With Wilding’s show Right Here and Out There and Peake’s RITE on concurrently at the De La Warr Pavilion in Bexhill, the artists talk about their practice.
Stirring and challenging, this frontal look at ecstasy revels in desire as it pits the age-old tradition of nude models against our #MeToo moment.
Patricia Guzman’s expertly executed realism makes her paintings appear photographic, as she documents faces that attract her sympathy, often closeup.
This major retrospective of the work of Thomas Bayrle brings together works from the past 50 years and throws an unsettling light on the nature of society.
Prager revels in cliche and it is clear from the large Technicolor photographs and the handful of films shown here that subtlety holds no interest for her. I am left wondering what it is that she intends to add to the conversation.
Bao Pei uses ink and paper in the tradition of Chinese ink painting, but makes her work abstract, and uses knives instead of brushes because she believes the delivery of the ink, the markings, are more forceful that way, conveying greater emotional depth and range.
Centred around the theme of “performance”, this show cleverly connects the art, film and theatre worlds, which cross over not only in Edinburgh’s summer festival lineups, but also in Dean’s work to date.
The Turkish artist known for her distinctive works with Post-it notes talks about how she turns them into 3D paintings, her love of repetition, political humour, and her latest project, to turn a soap factory into an art space.
With more than 1,900 works, the Kluge-Ruhe Aboriginal Art Collection at the University of Virginia is the largest collection of Indigenous art in the US. Here, Margo Smith, the director, and Henry Skerritt, the curator, talk about the museum and its work.
This beautifully curated display includes work from the pioneers of digital art of the 1950s and 60s through to the younger generations practising today.
In this exhibition, which includes seven photographs and several blank walls, the US photographer investigates systems of meaning and classification.
Mud, blood, fire and water: a touring exhibition of the Cuban American artist affirms her continuing relevance while revealing her formidable skill as a film-maker.
In a riveting, large-scale work called Moss Ball: A Meditation on the Overview Effect (2018), E.V. Day makes some unlikely, and therefore all the more intriguing, connections.
Mark Fox, who was brought up as a Catholic, has issues with certain of the religion’s doctrines and belief systems, in what he calls a “love/hate response”.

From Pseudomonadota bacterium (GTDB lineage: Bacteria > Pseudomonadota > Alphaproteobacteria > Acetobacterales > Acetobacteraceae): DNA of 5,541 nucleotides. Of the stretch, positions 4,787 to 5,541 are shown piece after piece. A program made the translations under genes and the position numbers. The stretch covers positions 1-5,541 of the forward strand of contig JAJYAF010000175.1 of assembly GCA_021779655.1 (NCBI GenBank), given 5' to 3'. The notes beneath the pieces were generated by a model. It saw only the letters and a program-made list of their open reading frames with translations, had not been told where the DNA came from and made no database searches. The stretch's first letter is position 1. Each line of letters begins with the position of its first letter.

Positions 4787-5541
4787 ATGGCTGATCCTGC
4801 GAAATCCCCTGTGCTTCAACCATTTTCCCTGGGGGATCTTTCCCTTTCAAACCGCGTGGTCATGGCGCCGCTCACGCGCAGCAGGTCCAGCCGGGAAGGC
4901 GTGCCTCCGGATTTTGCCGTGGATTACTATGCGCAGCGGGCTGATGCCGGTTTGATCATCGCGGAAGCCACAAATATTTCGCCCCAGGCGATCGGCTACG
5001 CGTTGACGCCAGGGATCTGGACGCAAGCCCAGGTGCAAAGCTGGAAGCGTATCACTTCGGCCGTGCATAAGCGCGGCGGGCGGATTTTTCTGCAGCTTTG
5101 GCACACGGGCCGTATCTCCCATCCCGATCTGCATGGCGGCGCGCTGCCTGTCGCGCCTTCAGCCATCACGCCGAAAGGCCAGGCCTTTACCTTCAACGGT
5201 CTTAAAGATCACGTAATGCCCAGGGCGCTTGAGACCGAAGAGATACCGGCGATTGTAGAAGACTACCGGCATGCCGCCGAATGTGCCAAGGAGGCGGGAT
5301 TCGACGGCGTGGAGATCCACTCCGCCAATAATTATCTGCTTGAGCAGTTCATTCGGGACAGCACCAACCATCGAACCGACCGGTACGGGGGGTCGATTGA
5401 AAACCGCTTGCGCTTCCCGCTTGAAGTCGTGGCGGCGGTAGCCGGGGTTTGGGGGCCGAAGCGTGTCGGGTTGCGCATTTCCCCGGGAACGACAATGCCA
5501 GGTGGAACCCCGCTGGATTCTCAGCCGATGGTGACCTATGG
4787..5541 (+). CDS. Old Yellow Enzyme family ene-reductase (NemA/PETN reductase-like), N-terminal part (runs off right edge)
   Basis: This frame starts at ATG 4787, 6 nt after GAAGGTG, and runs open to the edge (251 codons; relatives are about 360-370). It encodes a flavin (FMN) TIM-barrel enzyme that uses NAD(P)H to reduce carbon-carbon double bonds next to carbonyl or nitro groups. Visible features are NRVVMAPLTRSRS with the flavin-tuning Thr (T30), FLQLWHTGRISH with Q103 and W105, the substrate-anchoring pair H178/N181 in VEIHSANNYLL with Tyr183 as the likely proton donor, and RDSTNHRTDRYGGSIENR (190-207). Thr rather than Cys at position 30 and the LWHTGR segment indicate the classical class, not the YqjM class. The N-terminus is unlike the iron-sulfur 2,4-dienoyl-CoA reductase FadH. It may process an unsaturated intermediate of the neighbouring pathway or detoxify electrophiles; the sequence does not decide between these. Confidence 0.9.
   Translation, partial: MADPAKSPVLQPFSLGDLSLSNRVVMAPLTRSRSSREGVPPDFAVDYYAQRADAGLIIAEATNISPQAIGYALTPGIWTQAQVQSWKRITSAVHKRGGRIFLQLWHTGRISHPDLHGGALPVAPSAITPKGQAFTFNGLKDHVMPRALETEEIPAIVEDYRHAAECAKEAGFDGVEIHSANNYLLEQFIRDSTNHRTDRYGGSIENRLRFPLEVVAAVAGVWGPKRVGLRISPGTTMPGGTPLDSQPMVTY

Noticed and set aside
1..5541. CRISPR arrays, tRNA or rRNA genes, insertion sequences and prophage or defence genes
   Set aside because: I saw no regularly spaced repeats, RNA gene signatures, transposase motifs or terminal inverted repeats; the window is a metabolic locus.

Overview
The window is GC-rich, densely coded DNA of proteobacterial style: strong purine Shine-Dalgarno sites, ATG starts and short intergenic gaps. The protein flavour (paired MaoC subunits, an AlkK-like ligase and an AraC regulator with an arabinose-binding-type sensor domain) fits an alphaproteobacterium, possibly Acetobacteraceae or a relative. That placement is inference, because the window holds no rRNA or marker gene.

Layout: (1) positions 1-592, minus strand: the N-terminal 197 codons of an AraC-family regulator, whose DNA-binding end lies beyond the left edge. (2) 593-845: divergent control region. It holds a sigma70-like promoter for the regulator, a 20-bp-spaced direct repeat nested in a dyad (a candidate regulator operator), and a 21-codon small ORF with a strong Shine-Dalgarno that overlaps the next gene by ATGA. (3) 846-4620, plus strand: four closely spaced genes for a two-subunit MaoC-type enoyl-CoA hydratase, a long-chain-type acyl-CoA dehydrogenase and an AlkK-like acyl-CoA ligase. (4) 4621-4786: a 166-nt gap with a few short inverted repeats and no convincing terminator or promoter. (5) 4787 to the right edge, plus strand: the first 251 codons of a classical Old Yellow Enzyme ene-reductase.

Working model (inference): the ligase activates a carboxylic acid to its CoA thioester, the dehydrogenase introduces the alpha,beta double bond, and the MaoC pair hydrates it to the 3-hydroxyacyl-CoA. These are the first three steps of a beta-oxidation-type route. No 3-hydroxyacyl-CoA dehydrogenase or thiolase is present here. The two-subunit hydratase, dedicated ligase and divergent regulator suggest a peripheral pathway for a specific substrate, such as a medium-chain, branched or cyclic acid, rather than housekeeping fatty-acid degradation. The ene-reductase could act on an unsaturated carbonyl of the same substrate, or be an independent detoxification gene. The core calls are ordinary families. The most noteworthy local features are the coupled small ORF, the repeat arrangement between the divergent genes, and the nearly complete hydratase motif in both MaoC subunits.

After the pop-up symposium Lines of Thought at Trinity Buoy Wharf, the new partner for what was formerly the Jerwood Drawing Prize, practitioners and educators Tania Kovats and Kimathi Donkor talked about drawing in education and practice today.
In celebration of its 25th anniversary, the Arthur M Sackler Museum of Art and Archaeology at Peking University has invited 14 artists from around the world to submit work that emphasises the universality of the language of art.
To mark the 50th anniversary of this pioneering publication and exhibition, Cybernetic Serendipity: The Computer and the Arts has been reprinted and is available to purchase.
The Dulwich Picture Gallery examines the vibrant world of Edward Bawden with a typically joyous exhibition.
The 16th Architecture Biennale focuses on freespace – in which buildings are engaging, inclusive and accessible to all and use the Earth’s resources wisely. And the curators, Shelley McNamara and Yvonne Farrell, have mostly succeeded in their aim to offer a ‘box of treasures’.
The latest edition of the roving European biennial is a sensitively selected reflection on the nature of power, at once augmented and overwhelmed by its spectacular setting.
The artist discusses the transmigration of the soul, the transformative properties of clay, and using art as a way of mourning.
The Benin-born artist Thierry Oussou reflects on his artistic practice, the need for repatriation of cultural objects, and art and culture in Africa more generally.
Tai Xiangzhou is committed to a traditional lexicon, his ink paintings magnificent, deeply indebted to classic Chinese ink paintings while they simultaneously demonstrate the influence of baroque and mannerist paintings and contemporary practices.
Frieder Nake’s work 12/7/65 No. 2, 1965 is a pioneering example of computer art in which the image is wholly machine-generated. It has “zero meaning”, he likes to say, even if somewhat ironically.
Chinese artist Cui Xiuwen died in Beijing, where she was based, on 1 August, at the age of 51, after a protracted illness. She was born in Harbin, Heilongjiang province in 1967.
Cui Xiuwen, one of the most important avant-garde artists from China, passed away yesterday, leaving behind a unique collection of artworks devoted to life. She was selfless and worked hard for the benefit of humanity .
The artist talks about The Eclipse, an installation comprising thousands of paper kites, and Never Comes Tomorrow, which references cosmology and history and is covered in hundreds of political stickers.
The sculptor talks about learning traditional crafts, the Smithsons’ Solar Pavilion, creating an exhibition for Mexico, and how her work resembles choreography.
The Human Figure in Space returns this Turner Prize-winning British artist to his longstanding interest in the photographer Eadweard Muybridge. Here, Wallinger reflects on spectatorship and the mirrored world.
Fresh from his transformation of the Royal Academy of Arts, David Chipperfield talks about architecture as a form of diagnostics, assisting the life and culture of its inhabitants, and about staying out of the way of the art.